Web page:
We have been dealing with different advice and jobs recently involving the administration of Estates and Superannuation and the different tax implications that arise.
On a person’s death, their superannuation benefits can only be paid directly to one or more “dependants’ as defined for superannuation purposes, unless they are paid to the deceased’s legal personal representative to be distributed in accordance with the deceased’s Will.
Super death benefits can be tax-free to the extent that they are paid (either directly or indirectly) to persons who are ‘dependants’ for tax purposes.
However, the meaning of ‘dependant’ differs slightly for superannuation and tax purposes. For superannuation purposes, a ‘dependant’ of the deceased comprises:
- their spouse (including de facto spouse);
- their child (of any age);
- a person in an ‘interdependency relationship’ as defined with the deceased; and
- a person who was financially dependent on the deceased.
However, for tax purposes, a ‘dependant’ (or ‘death benefits dependant’) of the deceased includes their spouse or former spouse (including de facto spouse) and only children under the age of 18.
Therefore, super death benefits generally cannot be paid directly to a former spouse, as they are not a dependant for super purposes.
Also, while a child of any age is a dependant for super purposes, only children under the age of 18 are dependants for tax purposes. This means that, while a child of any age may receive super death benefits directly, those benefits will generally only be tax-free if the child is under 18.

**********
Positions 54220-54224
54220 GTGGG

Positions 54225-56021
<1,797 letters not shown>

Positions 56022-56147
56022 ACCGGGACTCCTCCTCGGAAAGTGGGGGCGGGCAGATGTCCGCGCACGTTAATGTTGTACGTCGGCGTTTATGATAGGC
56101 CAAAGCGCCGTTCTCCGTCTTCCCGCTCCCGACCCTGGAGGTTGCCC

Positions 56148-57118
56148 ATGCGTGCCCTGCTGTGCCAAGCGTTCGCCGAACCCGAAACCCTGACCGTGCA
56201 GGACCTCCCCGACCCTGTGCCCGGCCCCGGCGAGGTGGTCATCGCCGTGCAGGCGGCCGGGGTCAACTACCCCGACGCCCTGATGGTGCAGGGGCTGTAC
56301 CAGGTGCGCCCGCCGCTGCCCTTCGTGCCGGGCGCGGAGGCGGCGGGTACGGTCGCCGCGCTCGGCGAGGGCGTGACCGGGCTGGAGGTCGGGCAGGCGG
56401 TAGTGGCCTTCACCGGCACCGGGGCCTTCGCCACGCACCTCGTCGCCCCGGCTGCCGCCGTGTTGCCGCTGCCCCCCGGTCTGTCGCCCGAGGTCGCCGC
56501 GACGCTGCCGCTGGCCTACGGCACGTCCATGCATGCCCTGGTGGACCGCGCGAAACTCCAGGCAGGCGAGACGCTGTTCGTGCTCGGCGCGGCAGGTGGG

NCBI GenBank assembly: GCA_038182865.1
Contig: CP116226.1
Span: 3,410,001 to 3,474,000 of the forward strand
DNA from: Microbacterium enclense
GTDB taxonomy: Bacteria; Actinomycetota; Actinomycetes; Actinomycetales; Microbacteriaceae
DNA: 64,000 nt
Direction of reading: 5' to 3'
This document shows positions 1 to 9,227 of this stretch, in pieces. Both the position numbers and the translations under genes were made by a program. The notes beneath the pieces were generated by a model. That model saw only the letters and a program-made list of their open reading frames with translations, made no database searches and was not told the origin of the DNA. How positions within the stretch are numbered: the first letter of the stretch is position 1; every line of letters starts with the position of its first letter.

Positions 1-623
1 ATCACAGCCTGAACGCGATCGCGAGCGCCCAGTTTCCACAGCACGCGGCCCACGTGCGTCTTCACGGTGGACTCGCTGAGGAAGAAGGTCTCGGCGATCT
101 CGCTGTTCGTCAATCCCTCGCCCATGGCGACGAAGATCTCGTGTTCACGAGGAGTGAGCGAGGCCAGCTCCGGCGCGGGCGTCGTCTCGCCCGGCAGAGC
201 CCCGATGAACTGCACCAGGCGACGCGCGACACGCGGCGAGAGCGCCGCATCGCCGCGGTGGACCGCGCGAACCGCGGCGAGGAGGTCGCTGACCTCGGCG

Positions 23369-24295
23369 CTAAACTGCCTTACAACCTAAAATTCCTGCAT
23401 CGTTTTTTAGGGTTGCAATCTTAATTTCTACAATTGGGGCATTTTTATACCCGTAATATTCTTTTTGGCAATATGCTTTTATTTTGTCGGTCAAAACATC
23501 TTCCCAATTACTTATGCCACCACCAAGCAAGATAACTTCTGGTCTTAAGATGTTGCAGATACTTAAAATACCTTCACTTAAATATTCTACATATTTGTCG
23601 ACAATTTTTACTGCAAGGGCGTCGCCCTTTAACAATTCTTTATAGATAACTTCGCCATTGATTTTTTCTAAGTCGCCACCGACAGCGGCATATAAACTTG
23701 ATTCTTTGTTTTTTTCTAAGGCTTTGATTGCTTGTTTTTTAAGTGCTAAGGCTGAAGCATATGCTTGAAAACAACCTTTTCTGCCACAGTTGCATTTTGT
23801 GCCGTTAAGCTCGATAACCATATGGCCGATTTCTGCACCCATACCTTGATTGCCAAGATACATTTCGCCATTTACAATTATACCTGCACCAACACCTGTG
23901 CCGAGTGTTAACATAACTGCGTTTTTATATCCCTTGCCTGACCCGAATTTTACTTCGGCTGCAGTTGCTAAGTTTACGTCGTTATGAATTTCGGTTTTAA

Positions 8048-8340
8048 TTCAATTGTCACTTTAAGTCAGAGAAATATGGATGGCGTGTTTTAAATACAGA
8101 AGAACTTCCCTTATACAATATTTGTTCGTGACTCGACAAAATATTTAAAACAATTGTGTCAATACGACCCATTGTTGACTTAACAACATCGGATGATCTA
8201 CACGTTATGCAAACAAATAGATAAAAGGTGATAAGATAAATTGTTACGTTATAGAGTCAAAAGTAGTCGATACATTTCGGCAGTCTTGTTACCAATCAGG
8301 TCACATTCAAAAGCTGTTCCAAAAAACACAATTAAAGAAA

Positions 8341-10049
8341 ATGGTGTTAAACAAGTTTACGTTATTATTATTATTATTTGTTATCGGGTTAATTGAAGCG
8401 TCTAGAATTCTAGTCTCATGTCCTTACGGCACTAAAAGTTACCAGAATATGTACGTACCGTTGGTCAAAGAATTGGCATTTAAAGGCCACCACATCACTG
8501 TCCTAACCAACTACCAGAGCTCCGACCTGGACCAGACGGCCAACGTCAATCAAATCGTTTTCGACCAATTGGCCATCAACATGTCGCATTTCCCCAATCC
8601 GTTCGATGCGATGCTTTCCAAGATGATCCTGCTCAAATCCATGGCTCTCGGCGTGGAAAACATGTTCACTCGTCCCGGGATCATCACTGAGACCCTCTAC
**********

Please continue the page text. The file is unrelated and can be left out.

Financial dependency is a situation in which one person relies on another person for financial support. This can happen in a variety of relationships, such as between spouses, parents and children, or siblings.
There is no single definition of financial dependency, as it can vary depending on the specific circumstances. However, some factors that may be considered include:
- The amount of financial support provided by the supporting person.
- The extent to which the dependent person is able to live independently.
- The duration of the financial dependency.
- The reasons for the financial dependency.
In some cases, financial dependency may be temporary, such as when a person is unemployed or going through a divorce. In other cases, it may be more long-term, such as when a person has a disability or other condition that makes them unable to work.
The legal definition of financial dependency can vary depending on the jurisdiction. In Australia, for example, the definition of financial dependency for estate planning purposes is based on the factors mentioned above.
Here are some examples of financial dependency:
- A stay-at-home parent who relies on their spouse’s income for financial support.
- A child who is still in school and living at home with their parents.
- An adult child who is disabled and unable to work.
- A spouse who is unable to work due to a long-term illness or injury.
- A person who is retired and has limited income.
It is important to note that financial dependency is not always a negative thing. In some cases, it can be a mutually beneficial arrangement. For example, a stay-at-home parent may provide childcare and other services that allow their spouse to work.
However, financial dependency can also be a source of stress and anxiety. If you are concerned about financial dependency, it is important to talk to your partner, family, or our financial advisors. They can help you develop a plan to manage your finances and achieve your financial goals.
If you are thinking about estate planning with your superannuation, please contact Shannae Hewett on 55612643.
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